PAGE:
As a mechanism for joining tissues, thermal tissue fusion possesses several key advantages over more standard methods like suturing. Thermal tissue fusion joins tissues by the application of heat and pressure, creating watertight seals that tend to scar less and heal faster than traditional bonding methods [1,2]. As a result of these advantages, thermal tissue fusion is widely employed in laparoscopic hemostasis during surgery [3]. Despite its widespread use, however, tissue fusion is not well understood. The behavior of the tissue during fusion and the mechanism of bond formation remain largely unexplored.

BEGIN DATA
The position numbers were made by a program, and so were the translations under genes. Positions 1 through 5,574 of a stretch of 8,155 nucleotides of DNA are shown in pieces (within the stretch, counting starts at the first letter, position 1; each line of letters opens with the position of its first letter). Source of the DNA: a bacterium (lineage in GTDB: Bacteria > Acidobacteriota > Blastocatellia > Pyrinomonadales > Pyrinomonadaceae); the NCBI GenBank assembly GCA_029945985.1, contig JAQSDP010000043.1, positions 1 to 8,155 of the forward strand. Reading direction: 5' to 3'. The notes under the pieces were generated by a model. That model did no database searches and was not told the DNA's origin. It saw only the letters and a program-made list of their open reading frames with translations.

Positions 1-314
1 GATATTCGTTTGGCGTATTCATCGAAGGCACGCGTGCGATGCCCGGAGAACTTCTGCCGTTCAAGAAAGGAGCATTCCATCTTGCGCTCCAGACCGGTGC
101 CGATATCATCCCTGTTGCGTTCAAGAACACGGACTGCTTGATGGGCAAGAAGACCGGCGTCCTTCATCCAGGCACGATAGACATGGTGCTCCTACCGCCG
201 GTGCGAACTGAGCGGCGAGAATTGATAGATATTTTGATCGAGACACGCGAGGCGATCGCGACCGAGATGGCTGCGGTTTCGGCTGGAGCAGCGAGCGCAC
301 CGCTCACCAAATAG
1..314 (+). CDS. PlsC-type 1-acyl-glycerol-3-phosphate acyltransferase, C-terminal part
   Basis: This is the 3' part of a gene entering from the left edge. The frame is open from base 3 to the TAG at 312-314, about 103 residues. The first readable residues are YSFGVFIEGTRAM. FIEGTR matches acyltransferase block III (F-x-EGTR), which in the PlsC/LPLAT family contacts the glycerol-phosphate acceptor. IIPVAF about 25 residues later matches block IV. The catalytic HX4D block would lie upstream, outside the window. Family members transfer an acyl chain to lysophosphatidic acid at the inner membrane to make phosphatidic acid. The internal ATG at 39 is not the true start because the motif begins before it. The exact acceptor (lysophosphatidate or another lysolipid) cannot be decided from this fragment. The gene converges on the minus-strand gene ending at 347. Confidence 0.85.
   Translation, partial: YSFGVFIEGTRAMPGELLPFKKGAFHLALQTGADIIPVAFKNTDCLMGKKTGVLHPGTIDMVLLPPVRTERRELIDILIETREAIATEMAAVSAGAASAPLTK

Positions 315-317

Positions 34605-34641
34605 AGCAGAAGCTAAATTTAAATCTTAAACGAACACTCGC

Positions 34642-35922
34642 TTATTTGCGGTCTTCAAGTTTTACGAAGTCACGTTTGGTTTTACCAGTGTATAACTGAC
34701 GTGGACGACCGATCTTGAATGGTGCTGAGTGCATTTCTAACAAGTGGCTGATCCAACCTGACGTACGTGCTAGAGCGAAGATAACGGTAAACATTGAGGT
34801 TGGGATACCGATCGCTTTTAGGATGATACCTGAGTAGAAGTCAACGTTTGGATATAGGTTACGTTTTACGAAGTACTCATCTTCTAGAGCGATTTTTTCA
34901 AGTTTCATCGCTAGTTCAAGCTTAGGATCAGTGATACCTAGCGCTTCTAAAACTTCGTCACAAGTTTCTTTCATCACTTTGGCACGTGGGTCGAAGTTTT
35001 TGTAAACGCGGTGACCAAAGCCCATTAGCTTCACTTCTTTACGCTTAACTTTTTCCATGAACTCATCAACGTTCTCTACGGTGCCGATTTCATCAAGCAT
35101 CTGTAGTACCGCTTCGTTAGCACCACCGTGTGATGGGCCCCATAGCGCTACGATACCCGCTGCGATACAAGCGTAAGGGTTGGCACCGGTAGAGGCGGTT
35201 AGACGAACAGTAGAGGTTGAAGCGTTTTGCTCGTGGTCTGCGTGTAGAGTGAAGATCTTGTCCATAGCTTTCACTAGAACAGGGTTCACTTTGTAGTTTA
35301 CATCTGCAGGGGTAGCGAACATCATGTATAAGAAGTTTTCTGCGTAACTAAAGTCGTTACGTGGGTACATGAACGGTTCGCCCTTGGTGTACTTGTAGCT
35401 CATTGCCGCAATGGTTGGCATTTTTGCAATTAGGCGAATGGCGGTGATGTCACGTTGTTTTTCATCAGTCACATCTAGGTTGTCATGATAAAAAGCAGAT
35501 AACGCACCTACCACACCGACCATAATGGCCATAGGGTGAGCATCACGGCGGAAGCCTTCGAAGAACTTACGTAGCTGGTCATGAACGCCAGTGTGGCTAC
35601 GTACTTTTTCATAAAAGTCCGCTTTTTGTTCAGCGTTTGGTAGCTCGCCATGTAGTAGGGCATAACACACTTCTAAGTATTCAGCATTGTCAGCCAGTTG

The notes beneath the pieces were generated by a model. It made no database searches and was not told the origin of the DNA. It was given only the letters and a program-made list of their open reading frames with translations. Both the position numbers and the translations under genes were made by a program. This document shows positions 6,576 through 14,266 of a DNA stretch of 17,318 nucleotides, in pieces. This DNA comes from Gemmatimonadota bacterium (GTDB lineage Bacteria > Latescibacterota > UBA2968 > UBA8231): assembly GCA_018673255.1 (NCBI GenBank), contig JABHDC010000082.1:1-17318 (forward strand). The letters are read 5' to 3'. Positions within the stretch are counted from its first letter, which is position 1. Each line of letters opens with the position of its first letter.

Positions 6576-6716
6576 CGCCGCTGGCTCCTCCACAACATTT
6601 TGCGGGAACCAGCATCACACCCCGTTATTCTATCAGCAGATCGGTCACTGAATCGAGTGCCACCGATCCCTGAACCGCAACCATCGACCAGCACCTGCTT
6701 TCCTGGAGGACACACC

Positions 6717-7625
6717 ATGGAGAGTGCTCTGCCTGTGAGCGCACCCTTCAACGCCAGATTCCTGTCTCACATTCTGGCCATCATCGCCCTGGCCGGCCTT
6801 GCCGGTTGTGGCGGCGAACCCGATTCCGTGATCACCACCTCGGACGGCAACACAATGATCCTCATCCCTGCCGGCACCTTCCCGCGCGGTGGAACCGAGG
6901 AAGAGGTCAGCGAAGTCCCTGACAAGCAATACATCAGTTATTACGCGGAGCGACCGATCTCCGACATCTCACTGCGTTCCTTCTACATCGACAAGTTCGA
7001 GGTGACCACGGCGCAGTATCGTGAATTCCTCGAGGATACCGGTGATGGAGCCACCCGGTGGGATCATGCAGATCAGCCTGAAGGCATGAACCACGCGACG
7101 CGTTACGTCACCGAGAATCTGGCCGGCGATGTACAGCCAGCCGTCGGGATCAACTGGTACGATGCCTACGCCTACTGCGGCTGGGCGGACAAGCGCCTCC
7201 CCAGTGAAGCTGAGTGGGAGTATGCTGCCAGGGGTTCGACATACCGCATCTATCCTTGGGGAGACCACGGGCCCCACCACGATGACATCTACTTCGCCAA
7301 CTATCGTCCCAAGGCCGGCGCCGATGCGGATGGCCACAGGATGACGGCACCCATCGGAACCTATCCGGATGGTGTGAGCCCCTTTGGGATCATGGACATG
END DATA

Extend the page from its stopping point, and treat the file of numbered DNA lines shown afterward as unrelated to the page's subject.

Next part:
Thermal tissue fusion can be accomplished using a variety of methods, including laser, ultrasound, bipolar current, and direct contact heating. While these methods vary in their form of energy delivery, they all rely on the basic application of heat and pressure to join tissue. Fusion results when the extracellular matrix forms a...

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